Next, we tested for lineage-specific differences in cold tolerance evolution more generally by fitting a derivative of BM that looks for significant shifts in the rate of change of a continuous trait (the differential rates analysis of Thomas & Freckleton, 2011). We allowed up to 10 rate shifts, within or along stem branches leading to clades of at least 10 species, retaining only shifts supported by an AIC value ≥ 5. This analysis was carried out using the ‘transformPhylo.ML’ function and the MCC tree as described in the previous section.
Having identified significant rate differences among different lineages, we asked whether different rates operate in lineages tending towards different temperature optima. We delimited clades in which to test for different optima based on the positions of the rate shifts identified. These were Danthonia, the Pentameris lima clade, ‘core’ Pentameris, Rytidosperma, core Tribolium and ‘core’ Danthonioideae. Chionochloa, a genus from New Zealand, contains species occupying some of the coldest danthonioid habitats, but no exceptional rates of cold tolerance evolution were inferred for this clade. It was delimited as a separate clade to allow inference of the temperature regime occupied by this genus, independently of the rest of the subfamily. We tested whether Danthonioideae as a whole is evolving towards a single optimum, described as an Ornstein–Uhlenbeck (OU) process in which a trait changes with a constant pull towards an optimum value (Hansen, 1997; Butler & King, 2004). Then we compared the fit of this model to one where the mean optimum is allowed to differ among groups, while also allowing the rate of change to vary among groups (Beaulieu et al., 2012), as implemented in the R package OUwie (Beaulieu & O'Meara, 2012). OUwie requires a tree with node labels denoting along which branches the different optima may be acting. We generated such a tree by estimating ‘ancestral states’ of clade membership under ML and the equal rates (ER) model in ape, labelling internal nodes with the inferred ‘ancestral states’. Inspection of the labelled tree verified this approach. Model fit was assessed with AICc.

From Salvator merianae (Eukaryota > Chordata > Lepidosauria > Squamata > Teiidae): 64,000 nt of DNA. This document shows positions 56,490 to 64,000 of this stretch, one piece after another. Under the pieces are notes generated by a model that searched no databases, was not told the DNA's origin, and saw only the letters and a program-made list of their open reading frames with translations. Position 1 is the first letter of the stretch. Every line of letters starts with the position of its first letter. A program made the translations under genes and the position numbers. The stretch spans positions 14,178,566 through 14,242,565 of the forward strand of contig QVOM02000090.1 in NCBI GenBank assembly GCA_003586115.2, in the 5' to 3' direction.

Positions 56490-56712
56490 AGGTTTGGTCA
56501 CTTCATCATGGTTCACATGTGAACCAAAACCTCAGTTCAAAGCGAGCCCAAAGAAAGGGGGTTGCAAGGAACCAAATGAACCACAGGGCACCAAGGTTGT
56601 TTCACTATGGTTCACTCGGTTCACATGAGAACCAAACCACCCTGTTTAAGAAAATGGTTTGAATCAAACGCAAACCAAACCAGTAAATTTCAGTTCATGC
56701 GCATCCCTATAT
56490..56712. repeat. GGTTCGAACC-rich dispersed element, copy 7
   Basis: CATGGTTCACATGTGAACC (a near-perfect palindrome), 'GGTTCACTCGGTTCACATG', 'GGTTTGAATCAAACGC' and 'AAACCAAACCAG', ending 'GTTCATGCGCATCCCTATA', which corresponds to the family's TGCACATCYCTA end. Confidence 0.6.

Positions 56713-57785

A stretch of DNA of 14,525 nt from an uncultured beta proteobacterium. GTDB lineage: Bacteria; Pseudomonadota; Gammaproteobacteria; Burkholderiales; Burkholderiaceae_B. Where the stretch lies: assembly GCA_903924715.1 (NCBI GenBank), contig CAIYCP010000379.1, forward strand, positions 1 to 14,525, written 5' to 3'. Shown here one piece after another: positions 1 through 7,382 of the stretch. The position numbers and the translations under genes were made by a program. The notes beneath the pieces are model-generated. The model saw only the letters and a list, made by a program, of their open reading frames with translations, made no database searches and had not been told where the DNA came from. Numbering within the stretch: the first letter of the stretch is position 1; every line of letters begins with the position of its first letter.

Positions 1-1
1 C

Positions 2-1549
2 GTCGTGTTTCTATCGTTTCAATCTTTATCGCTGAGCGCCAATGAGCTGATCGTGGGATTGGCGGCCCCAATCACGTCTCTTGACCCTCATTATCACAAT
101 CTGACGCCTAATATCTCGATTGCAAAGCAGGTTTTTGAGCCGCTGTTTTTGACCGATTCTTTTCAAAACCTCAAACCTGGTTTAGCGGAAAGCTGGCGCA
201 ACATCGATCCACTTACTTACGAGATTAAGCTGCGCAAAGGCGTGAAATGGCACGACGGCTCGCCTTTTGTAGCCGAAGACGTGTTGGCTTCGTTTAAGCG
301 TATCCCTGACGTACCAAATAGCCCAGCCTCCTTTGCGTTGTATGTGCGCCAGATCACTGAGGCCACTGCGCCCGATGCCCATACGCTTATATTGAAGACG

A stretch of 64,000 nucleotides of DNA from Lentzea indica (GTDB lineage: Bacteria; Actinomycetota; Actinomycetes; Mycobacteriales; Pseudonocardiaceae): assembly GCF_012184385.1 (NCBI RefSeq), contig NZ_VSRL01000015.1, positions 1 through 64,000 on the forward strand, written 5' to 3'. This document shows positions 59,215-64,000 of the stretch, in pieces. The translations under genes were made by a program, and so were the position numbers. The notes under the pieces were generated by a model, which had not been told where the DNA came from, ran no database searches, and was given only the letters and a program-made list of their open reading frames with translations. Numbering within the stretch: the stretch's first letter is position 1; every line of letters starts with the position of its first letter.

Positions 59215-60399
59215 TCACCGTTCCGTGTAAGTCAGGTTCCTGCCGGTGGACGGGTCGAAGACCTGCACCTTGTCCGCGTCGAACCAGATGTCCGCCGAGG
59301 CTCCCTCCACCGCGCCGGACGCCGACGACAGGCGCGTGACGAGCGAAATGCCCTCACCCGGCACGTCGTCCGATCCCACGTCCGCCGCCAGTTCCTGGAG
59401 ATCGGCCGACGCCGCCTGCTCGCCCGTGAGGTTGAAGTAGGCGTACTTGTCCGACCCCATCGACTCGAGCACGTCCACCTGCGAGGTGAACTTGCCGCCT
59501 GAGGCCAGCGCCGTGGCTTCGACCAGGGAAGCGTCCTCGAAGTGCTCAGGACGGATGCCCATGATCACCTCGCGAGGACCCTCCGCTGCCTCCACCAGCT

Separating the effects of phylogeny and geographical proximity on cold tolerance variation among species
Because closely related species may occur in closer geographical proximity to each other compared with more distantly related species, an apparent phylogenetic signal in trait data may in fact be geographical (Freckleton & Jetz, 2009). To further understand how interspecific differences in cold tolerance have evolved, we disentangled the relative roles of phylogenetic and spatial distance in generating interspecific differences in cold tolerance. We fitted several variations of BM, which included not only an estimate of the phylogenetic signal (λ, as before) but also an estimate of the relative contribution of spatial proximity (φ) to interspecific differences. Spatial data were generated by calculating the average latitude and longitude a species occupies (Freckleton & Jetz, 2009; Cooper et al., 2011). This may be a crude representation of the centroid of a species' range, but manual inspection of the resulting latitude–longitude coordinates confirmed that it provides a good approximation of how geographically close species are, especially in a group such as this where clades of closely related species tend to be geographically confined. Using these data, we compared fit of: a model in which λ assumes its ML value (no spatial term); a model that includes no influence of phylogeny but a high spatial signal (λ = 0; φ = 1); and a model in which both λ and φ are estimated during model fitting. A high value of φ (approaching 1) indicates a large influence of geographical proximity on interspecific variation. The relative contribution of phylogeny, λ′, is calculated from ML estimates of λ and φ, as (1 − φ) × (1 − λ) (Freckleton & Jetz, 2009). If the relative contributions of spatial and phylogenetic distances do not sum to 1, then the remainder of the interspecific variation is considered independent of either geographical proximity or phylogenetic relatedness (denoted by γ). Models were fitted in R using the ‘cpglm’ functions of Freckleton & Jetz (2009), repeated for the entire subfamily and across clades 1 and 2 separately (see previous section). Model fit was assessed with AICc.
Because all plants survived the first winter, we consider only the results of winters 2 (winter 2008/2009) and 3 (2009/2010) of the common garden experiment. Temperatures differed among plots and years, with plot 2 being overall colder than plot 1 (Table 2). Consistently with these differences, survival rates differed among plots and years (Fig. 1). Winter survival ranged from 0 to 100% and, crucially, all species showed the same trend in both winters: those species that were the most tolerant in 2008/2009 were also the most tolerant in 2009/2010 (Fig. 1). Similarly, differences in survival rates were consistent among plots, regardless of whether plants were ‘hardened’ or not (‘nonhardened’). For instance, Rytidosperma unarede was present in all replicates and always showed higher survival rates in plot 1 than plot 2.